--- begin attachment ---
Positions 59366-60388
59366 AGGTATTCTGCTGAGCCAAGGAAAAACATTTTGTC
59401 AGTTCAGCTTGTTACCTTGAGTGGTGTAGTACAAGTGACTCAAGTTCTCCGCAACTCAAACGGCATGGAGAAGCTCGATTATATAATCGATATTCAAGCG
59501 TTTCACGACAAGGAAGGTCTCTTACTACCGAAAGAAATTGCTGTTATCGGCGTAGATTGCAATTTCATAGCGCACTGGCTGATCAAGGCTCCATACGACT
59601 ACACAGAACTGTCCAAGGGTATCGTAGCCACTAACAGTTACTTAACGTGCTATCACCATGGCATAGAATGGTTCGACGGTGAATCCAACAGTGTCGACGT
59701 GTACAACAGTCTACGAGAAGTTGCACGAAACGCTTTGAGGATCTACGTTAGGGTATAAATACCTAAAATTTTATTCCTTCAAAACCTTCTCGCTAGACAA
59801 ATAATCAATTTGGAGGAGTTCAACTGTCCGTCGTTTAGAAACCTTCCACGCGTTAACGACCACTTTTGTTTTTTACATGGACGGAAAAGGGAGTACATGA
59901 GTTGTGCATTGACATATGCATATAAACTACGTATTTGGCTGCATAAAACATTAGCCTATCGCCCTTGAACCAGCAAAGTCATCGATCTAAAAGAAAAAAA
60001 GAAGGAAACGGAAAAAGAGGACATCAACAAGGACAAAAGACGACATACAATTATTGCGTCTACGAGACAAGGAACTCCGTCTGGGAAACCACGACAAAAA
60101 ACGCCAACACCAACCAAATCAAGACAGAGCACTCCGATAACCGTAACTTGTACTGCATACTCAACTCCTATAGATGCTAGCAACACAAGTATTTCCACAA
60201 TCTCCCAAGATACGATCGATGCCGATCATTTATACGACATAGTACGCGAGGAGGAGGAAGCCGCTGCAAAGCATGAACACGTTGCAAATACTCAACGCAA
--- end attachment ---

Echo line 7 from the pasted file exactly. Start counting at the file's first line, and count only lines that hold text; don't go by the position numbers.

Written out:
59801 ATAATCAATTTGGAGGAGTTCAACTGTCCGTCGTTTAGAAACCTTCCACGCGTTAACGACCACTTTTGTTTTTTACATGGACGGAAAAGGGAGTACATGA